Stochastic Dynamic Programming (SDP) is an optimization methodology that considers the variability of the system. SDP is studied broadly and applied to various systems, from manufacturing to transportation. For them to work correctly, the SDP models need to parametrize accordingly. Each application counts with different parametrization methodologies. Also, when the number of states increases, the algorithms are inefficient, and the optimal policy is hard to interpret for real-case scenarios. Therefore, the structural properties of the models are studied, so optimal strategies are proposed. In this talk, I will cover SDP applications in Revenue Management for the airline industry and healthcare applications.
For revenue management, we will talk about how to define a promotion policy, which has become standard practice in the airline industry as a strategy to boost the total revenue. Diversion of demand from the regular fare to the markdown price, also called dilution, is a side-effect of offering promotions, which needs to be considered in designing successful campaigns. The performance of this model is examined in two cases from a Latin American airline and demonstrates considerable savings by applying the proposed optimal policy versus the airline’s current policy.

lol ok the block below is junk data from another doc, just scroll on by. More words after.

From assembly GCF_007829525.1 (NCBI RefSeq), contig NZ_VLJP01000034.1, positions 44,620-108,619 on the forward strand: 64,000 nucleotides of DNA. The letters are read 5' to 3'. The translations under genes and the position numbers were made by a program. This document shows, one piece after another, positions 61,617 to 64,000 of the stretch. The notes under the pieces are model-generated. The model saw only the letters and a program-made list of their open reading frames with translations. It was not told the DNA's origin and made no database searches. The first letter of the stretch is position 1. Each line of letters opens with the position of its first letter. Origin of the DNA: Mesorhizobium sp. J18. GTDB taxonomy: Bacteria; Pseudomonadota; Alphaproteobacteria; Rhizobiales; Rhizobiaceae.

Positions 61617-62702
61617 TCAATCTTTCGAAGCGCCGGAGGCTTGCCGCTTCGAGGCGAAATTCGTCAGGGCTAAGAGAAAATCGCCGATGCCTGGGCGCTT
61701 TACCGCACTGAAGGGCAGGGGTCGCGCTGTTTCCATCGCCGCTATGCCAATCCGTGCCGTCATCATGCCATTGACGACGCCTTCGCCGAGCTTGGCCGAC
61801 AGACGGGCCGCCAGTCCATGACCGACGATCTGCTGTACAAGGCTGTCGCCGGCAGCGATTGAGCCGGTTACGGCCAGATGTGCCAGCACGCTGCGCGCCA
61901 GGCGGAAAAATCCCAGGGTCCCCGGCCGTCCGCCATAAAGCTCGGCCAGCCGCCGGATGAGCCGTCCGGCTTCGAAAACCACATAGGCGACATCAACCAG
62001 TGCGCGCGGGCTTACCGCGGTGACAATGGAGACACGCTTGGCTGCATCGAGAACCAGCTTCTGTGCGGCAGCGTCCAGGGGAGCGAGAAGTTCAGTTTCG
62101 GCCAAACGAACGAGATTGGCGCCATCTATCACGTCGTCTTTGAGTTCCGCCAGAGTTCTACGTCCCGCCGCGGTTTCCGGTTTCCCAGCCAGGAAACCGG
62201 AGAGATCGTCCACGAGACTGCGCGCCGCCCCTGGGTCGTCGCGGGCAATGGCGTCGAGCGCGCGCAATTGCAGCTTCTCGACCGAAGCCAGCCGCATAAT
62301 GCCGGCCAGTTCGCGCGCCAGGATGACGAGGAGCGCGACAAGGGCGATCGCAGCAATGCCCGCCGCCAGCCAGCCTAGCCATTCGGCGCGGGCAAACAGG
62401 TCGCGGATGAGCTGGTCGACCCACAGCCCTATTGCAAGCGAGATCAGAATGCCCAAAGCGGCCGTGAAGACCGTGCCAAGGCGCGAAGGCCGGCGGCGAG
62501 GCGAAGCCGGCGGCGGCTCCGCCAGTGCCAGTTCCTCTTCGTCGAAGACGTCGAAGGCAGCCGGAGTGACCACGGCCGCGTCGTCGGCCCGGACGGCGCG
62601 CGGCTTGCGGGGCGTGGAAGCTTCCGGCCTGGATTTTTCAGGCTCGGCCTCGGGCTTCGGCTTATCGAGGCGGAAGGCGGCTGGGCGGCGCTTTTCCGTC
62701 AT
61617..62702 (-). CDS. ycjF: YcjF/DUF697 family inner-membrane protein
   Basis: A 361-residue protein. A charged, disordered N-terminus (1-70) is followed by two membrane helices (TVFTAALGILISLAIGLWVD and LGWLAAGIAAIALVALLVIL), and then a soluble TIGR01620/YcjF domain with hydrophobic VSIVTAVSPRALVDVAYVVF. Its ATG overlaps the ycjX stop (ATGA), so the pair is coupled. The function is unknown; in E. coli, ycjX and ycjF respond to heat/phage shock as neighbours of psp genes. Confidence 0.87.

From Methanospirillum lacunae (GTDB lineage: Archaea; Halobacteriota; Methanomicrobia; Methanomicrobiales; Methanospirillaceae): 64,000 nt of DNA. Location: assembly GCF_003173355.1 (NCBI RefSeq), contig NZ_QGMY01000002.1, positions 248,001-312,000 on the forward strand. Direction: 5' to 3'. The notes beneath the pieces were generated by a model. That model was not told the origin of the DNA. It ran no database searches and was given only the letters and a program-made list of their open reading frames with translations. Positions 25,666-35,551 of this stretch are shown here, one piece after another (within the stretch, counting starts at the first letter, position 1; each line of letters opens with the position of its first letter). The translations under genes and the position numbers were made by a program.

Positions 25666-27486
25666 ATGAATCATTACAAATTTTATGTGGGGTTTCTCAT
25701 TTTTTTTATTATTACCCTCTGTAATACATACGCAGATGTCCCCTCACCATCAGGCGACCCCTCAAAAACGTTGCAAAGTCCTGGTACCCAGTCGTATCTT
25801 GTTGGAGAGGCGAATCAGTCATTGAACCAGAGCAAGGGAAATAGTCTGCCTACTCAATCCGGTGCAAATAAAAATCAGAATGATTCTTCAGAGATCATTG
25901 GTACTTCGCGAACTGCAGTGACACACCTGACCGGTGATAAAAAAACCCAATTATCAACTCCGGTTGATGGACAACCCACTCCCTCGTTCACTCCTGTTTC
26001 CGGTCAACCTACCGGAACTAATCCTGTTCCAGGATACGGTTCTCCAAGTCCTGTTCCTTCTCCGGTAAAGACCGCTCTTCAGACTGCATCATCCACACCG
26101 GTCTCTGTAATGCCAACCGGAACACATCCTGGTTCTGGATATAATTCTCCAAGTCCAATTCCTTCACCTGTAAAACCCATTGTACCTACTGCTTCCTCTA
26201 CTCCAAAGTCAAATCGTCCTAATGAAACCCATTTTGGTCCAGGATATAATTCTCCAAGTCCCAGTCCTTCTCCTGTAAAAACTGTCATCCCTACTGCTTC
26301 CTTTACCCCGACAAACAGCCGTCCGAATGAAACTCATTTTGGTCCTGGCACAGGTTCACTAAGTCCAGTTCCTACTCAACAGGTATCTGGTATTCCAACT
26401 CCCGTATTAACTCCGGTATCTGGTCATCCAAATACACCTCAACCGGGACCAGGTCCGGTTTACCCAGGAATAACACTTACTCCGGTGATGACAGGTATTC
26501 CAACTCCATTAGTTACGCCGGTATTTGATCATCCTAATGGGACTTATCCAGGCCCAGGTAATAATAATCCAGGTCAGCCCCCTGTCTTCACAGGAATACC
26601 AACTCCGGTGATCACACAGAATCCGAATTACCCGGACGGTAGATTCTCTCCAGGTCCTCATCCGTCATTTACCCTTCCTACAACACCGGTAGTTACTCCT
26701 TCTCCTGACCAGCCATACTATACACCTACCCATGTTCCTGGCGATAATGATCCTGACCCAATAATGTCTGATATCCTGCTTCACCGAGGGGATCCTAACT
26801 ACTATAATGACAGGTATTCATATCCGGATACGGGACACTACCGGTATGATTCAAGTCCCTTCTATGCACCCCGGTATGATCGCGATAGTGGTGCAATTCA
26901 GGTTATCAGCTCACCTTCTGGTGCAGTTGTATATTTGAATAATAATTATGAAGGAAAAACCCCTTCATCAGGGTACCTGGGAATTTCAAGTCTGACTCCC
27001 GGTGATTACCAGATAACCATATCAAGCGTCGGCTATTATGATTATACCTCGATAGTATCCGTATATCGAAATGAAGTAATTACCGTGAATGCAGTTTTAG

We will also talk about healthcare applications, in particular for the prevention of cardiovascular diseases. Deciding when to collect information, such as the patient’s cholesterol levels, is difficult. Measuring too frequently may be unnecessary and costly; on the other hand, measuring too infrequently means the patient may forgo needed treatment and experience adverse events related to the disease. We present results from estimating a stochastic model based on longitudinal data for cholesterol in a large cohort of patients seen in the national Veterans Affairs health system. We further use this model to study policies for when to collect measurements to assess the need for cholesterol-lowering medications.